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The Digital vs. the Real World: How to Balance Both

May 03, 2019


Jane David

The world is constantly changing in many different ways. We’d like to take a moment and talk about one aspect that has some people, and a lot of parents, worried. Today’s children and adults spend a large portion of every day staring at a screen, whether it’s a  high-def television, laptop, video game, or smartphone.

Should we be concerned? Keep reading.


The West Virginia Education Association found in their article, that teens spend approximately nine hours per day with “digital technology, entertaining themselves with streaming video, listening to music, and playing games.”

The net result is that kids spend more time engaged in screen-based media than they do with their parents, time in school, or anything else.

We are all connected, courtesy of the internet, and while there are certainly many important benefits to that, there are some experiences we are sacrificing.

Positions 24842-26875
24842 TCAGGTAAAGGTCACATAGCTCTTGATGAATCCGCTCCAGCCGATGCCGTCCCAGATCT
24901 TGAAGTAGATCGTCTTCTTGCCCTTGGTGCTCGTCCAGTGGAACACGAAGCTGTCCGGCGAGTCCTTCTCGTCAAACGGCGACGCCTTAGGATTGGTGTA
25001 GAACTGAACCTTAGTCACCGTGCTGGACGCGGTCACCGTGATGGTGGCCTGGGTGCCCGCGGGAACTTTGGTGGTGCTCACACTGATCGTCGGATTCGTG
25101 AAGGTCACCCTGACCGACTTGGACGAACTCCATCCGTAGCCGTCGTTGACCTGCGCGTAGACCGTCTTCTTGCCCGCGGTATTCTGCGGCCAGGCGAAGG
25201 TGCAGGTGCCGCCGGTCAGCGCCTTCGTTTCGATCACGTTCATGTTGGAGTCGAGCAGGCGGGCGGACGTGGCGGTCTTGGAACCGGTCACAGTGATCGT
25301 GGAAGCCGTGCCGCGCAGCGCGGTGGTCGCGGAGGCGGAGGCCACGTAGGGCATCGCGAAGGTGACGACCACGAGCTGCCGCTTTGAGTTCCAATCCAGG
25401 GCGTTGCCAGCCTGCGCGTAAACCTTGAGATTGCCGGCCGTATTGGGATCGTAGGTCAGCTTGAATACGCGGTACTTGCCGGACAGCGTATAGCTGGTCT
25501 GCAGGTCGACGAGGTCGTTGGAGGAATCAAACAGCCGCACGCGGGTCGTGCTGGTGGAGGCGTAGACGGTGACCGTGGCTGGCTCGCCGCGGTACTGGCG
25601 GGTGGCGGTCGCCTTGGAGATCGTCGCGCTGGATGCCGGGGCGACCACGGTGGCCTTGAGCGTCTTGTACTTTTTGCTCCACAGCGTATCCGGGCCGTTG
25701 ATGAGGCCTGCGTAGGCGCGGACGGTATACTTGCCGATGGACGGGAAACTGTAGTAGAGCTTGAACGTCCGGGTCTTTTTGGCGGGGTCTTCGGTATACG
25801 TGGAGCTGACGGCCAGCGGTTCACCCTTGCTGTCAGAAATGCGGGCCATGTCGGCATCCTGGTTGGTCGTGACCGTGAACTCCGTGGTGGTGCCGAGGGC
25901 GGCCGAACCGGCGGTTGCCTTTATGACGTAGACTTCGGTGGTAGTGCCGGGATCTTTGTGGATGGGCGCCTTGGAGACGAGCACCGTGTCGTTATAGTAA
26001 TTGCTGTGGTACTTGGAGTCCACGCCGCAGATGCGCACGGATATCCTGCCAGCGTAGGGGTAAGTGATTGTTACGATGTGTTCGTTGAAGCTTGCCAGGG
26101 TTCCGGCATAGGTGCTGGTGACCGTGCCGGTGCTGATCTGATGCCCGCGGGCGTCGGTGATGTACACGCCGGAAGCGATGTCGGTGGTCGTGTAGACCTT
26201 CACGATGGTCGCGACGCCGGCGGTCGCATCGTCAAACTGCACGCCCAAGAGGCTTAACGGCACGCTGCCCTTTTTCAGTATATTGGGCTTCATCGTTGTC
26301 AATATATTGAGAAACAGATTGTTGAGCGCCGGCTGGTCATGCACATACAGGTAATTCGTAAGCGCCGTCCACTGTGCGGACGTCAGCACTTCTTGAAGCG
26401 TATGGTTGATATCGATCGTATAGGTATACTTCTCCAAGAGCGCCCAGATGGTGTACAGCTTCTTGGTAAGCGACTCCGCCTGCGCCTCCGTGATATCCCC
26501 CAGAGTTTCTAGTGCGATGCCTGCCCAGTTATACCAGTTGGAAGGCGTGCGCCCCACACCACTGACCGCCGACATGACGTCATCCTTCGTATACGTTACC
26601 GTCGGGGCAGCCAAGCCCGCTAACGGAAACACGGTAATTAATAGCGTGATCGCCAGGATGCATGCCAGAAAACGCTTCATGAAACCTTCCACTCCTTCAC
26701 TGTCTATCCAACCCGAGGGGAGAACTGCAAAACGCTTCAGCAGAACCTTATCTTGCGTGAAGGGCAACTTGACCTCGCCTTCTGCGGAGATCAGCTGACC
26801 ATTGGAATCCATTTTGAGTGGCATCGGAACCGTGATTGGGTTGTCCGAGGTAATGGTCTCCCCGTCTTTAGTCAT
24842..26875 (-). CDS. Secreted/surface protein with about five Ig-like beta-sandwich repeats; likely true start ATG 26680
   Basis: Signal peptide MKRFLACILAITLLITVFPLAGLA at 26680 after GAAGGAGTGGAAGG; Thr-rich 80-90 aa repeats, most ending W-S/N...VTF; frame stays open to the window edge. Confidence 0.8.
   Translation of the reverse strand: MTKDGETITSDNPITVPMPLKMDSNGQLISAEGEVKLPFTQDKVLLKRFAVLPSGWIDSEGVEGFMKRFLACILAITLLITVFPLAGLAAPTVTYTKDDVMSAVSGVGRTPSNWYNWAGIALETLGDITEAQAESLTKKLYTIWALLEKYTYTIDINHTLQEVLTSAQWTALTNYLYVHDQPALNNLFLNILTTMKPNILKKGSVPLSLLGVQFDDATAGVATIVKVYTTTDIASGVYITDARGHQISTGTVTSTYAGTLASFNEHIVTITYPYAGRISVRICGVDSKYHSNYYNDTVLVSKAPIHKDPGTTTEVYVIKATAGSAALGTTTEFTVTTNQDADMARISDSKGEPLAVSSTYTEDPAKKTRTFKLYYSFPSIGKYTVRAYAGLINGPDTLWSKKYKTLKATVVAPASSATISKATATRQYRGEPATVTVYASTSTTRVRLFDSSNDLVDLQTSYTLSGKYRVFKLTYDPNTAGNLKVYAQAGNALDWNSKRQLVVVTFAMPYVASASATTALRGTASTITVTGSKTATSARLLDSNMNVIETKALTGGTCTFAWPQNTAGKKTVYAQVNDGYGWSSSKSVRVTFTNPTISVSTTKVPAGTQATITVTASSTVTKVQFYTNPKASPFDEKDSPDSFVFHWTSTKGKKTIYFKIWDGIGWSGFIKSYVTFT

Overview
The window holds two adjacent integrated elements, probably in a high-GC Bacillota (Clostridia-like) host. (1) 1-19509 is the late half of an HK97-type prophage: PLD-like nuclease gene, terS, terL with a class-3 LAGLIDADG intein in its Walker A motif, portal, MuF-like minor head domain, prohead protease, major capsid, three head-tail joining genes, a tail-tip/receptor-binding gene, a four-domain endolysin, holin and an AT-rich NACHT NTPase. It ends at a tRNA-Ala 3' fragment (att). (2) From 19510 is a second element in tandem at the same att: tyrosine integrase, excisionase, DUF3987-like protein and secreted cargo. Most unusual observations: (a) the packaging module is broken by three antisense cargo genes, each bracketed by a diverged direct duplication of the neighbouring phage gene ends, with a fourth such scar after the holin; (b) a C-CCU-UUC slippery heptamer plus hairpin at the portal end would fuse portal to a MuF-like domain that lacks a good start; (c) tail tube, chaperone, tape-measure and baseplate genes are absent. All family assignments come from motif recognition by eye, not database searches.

We found another recent interesting article on the subject of parents who were concerned over their children and teens’ overuse of smartphones and other digital devices.

Which brings up the issue of kids’ short attention span, about which parents and teachers have expressed concern. Studies have shown that while kids believe they can multi-task i.e. do their homework while texting, it’s not possible.

The digital world operates in nanoseconds; learning a skill or indulging in a hobby, on the other hand, takes time.  


We believe we are in an era where some things are out of balance, meaning we’re spending too much time engaged in digitally-driven activities and not enough on real-life experiences.  We all recognize that the internet provides unparalleled benefits which are recognized by educators.

If a child needs to know how far Pluto is from Earth, the answer is only a few clicks away. Or, if a child wants to know how to play the guitar, they can easily find a video showing someone playing. But that’s not a real-life experience; no YouTube video can replace physically strumming guitar strings.

So if parents and teachers are concerned, what should they do?


Here’s an idea: how about changing a day from a ‘digital day’ to a ‘real day’, where, say, kids and parents spend some time at a local farm picking apples. (We offer plenty of outdoor games and activities!)


We at Toys Games Puzzles have never strayed from our belief that real live indoor and outdoor play like games, puzzles, and toys without digital components, provide a much-needed balance in kids’ everyday lives.

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